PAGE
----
Whether an algorithm is logical is a property of the algorithm. It's not about how it appears to someone who lacks full information about it. This misconception is the recurring theme of your examples. The algorithms appear illogical at first sight but then you supply the missing pieces and voila! They all turn out to be logical indeed.

    Logic is at the very core of algorithms. Without logic an algorithm lacks meaning, except maybe as a joke.

    It is a multiple choice questionnaire.
    In that case, the answer is required to be in there.
    You're assuming that one multiple choise alternative must be 100% correct. That's not cut in stone. Several, even all, alternatives may be correct but to a varying degree and the task is to select which applies the best.

    This false premise renders many of your objections moot.

    The really important matters about C++ aren't even being asked AT ALL.
    So no, I don't agree it's a fair quiz.
    If it was a quiz on C... Then... it gets a little closer, but it still fails to ask the important questions about C.
    I agree that the quiz doesn't cover all important aspects of C++ but do you think that's the objective? I don't. To me it looks more like a simple test of who listened up during a course and I think it works fine for that purpose.

    Many of your objections are questionable (like your claim that algorithms don't have to be logical). And many objections are off the mark (because they're based on the false premise that exactly one multiple choise alternative has to be 100% correct). And finally I think you're exaggerating the importance of the quiz. Criticism is fine but it should be relevant and fair.
    Last edited by nuzzle; December 11th, 2012 at 02:50 AM.

  10. #10
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    Re: c++ exercises

    just for curiosity, what's the pedagogical purpose or convenience in filling a quiz with things like "void main", wrong terminology ( AND,^ ?? ), wrong references ( eof(), 'W' ?? ) etc ... all these errors could have been avoided without sacrificing clarity or conflicting with the quiz form in any way. According to your reasoning, "a simple test of who listened up" during, say, an english course full of basic grammar errors should be considered "fair" ?

  11. #11
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    Re: c++ exercises

    Quote Originally Posted by superbonzo View Post
    just for curiosity,
    Well, I just think it's a fair quiz. It's not as pretentious as the annotated version by OReubens. Besides it was just a test quiz indicating what to expect later. Hopefully the real thing will be somewhat better worked out.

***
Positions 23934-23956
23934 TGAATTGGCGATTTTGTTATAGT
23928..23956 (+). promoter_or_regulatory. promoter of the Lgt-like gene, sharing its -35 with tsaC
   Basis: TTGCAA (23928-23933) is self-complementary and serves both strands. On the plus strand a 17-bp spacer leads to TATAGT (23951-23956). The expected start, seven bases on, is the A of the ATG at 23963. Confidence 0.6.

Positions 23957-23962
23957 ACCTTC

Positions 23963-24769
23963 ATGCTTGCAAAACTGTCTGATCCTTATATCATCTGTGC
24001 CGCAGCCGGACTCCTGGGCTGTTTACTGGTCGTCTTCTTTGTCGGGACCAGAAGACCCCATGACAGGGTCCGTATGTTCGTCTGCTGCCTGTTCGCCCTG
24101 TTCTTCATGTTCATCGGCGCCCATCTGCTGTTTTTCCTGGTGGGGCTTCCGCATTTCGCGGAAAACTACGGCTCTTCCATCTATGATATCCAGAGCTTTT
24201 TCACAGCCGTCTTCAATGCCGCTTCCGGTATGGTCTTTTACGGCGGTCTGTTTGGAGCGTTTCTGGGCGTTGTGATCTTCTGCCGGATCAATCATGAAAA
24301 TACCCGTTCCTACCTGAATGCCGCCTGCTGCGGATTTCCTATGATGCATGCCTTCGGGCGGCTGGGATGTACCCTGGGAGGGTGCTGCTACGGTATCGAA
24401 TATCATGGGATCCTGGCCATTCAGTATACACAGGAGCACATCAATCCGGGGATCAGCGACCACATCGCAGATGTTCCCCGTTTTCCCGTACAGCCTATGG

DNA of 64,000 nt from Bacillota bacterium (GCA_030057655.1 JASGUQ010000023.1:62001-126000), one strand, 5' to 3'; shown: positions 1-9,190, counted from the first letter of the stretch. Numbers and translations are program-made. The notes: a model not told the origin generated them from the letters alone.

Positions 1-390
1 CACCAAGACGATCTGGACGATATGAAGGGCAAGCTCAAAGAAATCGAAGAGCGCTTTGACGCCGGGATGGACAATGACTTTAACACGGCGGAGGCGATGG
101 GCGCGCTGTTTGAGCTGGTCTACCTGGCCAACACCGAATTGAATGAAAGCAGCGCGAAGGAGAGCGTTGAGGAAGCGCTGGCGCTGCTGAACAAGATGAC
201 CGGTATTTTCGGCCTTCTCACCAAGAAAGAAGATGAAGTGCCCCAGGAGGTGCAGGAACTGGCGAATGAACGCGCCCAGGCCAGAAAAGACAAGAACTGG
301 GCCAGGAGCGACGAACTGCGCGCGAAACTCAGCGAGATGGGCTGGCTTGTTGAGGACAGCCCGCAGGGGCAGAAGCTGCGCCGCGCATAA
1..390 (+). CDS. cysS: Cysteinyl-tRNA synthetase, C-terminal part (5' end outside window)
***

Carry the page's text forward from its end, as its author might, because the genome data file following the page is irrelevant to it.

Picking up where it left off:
If the quiz were a grade-determining final exam for a C++ course at a top university I would think differently. Then I would consider it completely inadequate. But it isn't, it's just a classroom quiz. You have higher expectations on a three-star Michelin Guide resturant than on your local pub so to speak.

  12. #12
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    Re: c++ exercises

    Quote Originally Posted by nuzzle View Post
    Logic is at the very core of algorithms. Without logic an algorithm lacks meaning, except maybe as a joke.

    Now you are changing the words. logic and logical are not the same.
    Because you see algorithms as describing a function in a programming language you require the algoritm to be made of logic blocks. And yes, I agree there. But an algorithm does not have to be for a programming language, a description on how to make a certain cake can equally be an algorithm.

    But the algoritm as a whole does not need to be logical. Even if it is made of logic constructs.


    You're assuming that one multiple choise alternative must be 100% correct. That's not cut in stone. Several, even all, alternatives may be correct but to a varying degree and the task is to select which applies the best.

    This false premise renders many of your objections moot.
    I strongly disagree here. A multiple choice question is supposed to have an unbiased right answer listed.
    If the questionnaire explicitely mentions this as possibilities either as a totality for the questionnaire or per question, it could be a multi-answer ("there may be more than one possible answer"), it could have no answer ("there may be no correct answer"). But without such prior statement, I find that an unacceptable methodology.

    If an answer is allowed to be "close", then I would expect this to be listed in the question as well "what is the closest value that blablabla... ?".

    You are implying it would be perfectly valid for a elementary school exam on math to have a question like follows:
    How much is 2+2 ?
    A) 0 B) 1 C) 3 D) 6


    Or well... Can you please tell me what would be "the closest answer" to question 16 ?
    and please enlighten us on how you derived at that conclusion.